VICTORIA — A British Columbia Supreme Court judge has denied a forest company’s application to extend an injunction against blockades by people opposed to the logging of old-growth trees in a remote area of southern Vancouver Island.

Justice Douglas Thompson says in a written decision that the factors in favour of extending the injunction at Fairy Creek north of Port Renfrew do not outweigh the public interest in protecting the court’s reputation. 

Thompson’s ruling also lifted the injunction on Tuesday afternoon. 

“In the current circumstances, I am not persuaded that the balance of convenience favours extending the injunction,”  Thompson writes in his 32-page decision. “The factors weighing in favour of the injunction do not outweigh the public interest in protecting the court from the risk of further depreciation of its reputation.”

There have been more than 1,000 arrests at Fairy Creek since the original injunction went into effect in April.

Forest company Teal Cedar Products Ltd. applied for a one-year extension of the injunction during court hearings in Nanaimo earlier this month, arguing protests were impeding the company’s legal rights to harvest timber.

During the hearings, the court heard from lawyers representing the protesters who argued that people from all walks of life with environmental concerns were being treated like terrorists.

Thompson says in his ruling the methods of enforcement of the court’s order at the protest site have led to the serious and substantial infringement of civil liberties. 

He says Teal Cedar and the RCMP asked the court to spend more of its “reputational capital” by issuing an order that would keep protesters at bay who may, or may not, be in breach of the injunction.

“Another available choice is to get the court out from the middle of this dispute, and let the government and police do what they will with the tools at their disposal — patrolling the roads and other lawful preventive policing measures, mobilization of the criminal law, and use of provincial laws such as the Forest and Range Practices Act,” says the ruling.

“And, if the available means of ensuring that rights lawfully bestowed by the legislature can be exercised are not adequate, there are legislative options.”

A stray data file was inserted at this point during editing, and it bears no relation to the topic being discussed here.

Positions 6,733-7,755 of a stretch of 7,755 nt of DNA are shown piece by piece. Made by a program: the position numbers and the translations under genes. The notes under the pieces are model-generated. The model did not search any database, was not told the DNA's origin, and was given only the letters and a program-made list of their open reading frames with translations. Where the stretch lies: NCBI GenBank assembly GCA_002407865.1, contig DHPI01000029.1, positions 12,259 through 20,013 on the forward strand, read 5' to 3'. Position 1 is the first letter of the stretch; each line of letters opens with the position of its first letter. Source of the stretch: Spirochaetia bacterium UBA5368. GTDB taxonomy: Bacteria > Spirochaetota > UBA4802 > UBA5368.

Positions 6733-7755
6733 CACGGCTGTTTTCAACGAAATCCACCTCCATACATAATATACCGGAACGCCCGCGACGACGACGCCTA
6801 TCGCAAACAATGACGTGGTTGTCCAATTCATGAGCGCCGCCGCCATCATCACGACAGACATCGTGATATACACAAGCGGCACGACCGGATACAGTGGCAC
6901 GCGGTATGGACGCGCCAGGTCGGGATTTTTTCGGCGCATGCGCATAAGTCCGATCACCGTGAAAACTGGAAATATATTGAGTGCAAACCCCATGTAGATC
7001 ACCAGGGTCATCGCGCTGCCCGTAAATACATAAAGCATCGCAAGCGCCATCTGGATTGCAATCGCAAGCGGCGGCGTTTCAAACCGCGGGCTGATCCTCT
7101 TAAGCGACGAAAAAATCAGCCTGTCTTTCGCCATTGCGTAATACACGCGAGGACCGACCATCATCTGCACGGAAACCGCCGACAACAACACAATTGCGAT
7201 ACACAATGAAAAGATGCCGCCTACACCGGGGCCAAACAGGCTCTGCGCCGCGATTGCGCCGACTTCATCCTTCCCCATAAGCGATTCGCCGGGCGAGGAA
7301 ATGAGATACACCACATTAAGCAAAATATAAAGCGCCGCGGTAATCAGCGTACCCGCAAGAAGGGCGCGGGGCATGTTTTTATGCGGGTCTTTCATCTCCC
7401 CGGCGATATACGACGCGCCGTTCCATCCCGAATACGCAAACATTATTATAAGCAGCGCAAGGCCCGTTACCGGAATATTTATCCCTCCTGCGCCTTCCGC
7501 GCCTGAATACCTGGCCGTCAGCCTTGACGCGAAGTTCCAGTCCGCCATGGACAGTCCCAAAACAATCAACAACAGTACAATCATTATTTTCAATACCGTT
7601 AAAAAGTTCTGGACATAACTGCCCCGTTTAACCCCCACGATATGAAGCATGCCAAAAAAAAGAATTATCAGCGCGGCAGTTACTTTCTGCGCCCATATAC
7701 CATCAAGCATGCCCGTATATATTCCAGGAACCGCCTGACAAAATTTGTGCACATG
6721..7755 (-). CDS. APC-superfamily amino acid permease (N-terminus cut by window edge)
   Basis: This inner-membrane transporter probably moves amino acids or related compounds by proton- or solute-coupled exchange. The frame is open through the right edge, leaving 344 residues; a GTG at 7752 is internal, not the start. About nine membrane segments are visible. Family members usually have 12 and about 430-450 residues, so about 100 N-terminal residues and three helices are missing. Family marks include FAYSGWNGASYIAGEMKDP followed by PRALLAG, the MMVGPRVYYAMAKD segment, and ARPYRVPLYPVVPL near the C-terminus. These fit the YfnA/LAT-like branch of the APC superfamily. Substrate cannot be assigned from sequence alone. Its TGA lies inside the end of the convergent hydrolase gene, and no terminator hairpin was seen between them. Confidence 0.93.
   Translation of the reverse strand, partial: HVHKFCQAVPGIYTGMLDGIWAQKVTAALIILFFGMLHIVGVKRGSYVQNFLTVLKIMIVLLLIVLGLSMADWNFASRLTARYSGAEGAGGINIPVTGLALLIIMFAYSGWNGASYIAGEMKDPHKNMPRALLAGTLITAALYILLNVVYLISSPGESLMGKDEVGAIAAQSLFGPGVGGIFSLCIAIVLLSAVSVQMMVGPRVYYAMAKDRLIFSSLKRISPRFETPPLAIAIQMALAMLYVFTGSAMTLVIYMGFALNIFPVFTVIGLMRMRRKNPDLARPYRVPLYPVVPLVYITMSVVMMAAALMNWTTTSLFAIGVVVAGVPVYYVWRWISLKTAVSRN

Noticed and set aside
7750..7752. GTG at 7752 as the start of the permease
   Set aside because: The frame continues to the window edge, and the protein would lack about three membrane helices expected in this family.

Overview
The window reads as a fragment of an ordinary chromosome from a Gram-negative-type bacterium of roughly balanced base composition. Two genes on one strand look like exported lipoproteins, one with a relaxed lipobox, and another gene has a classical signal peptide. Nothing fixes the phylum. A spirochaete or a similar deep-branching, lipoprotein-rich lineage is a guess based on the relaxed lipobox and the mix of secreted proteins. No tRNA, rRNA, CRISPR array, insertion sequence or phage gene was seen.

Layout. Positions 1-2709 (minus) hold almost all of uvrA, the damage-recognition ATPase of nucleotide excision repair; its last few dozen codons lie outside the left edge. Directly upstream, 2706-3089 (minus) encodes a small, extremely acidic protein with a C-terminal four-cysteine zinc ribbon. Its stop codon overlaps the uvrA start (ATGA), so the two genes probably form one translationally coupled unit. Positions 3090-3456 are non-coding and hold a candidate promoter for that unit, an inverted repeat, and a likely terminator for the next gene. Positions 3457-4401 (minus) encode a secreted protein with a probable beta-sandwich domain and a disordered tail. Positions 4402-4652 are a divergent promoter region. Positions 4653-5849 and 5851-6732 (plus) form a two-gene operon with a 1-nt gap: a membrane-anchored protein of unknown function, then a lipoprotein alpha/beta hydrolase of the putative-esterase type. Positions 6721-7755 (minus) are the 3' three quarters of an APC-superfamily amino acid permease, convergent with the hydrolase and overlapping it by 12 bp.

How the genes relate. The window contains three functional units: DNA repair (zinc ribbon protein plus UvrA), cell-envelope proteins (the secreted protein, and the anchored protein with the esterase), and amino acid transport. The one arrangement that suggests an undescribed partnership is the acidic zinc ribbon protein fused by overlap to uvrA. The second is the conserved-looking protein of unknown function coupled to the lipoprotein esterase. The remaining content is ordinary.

The B.C. government approved the request of three Vancouver Island First Nations to temporarily defer old-growth logging across about 2,000 hectares in the Fairy Creek and central Walbran areas, but the protests continued. Protesters known as the Rainforest Flying Squad said the old-growth forests outside of the deferred areas were still at risk of being logged.

Teal Cedar says in a statement it is reviewing the decision and will consider its options, adding that its work in the area “is important and responsible, vital to sustaining hundreds of jobs in the province and producing products we all rely on every day.”

Lawyer Phil Dwyer, who represented several members of the Rainforest Flying Squad, called the decision a “huge victory.”

“This is a very significant decision,” he said in an interview. “It’s really hard to say right now what’s going to happen on the ground out there.”

During the court hearings, a lawyer for the Mounties said police were being tasked with enforcing a court injunction under increasingly difficult circumstances.

Thompson’s ruling says the RCMP acted with “reasonable force” during much of the injunction period, but some video evidence presented during the hearings showed “disquieting lapses in reasonable crowd control.”

“One series of images shows a police officer repeatedly pulling COVID masks off protesters’ faces while pepper spray was about to be employed. Another shows a police officer grabbing a guitar from a protester and flinging it to the ground, where another officer stomped on it and kicked what was left of it to the side of the road,” he wrote. 

Thompson says the RCMP’s enforcement of the injunction impacts adversely on the court’s reputation. 

“The evidence before me indicates that the RCMP have now stopped searching pedestrians, but they continue to enforce exclusion zones that are more expansive than the law permits. Moreover, the media’s right of access continues to be improperly constrained.”

This report by The Canadian Press was first published Sept. 28, 2021.

Dirk Meissner, The Canadian Press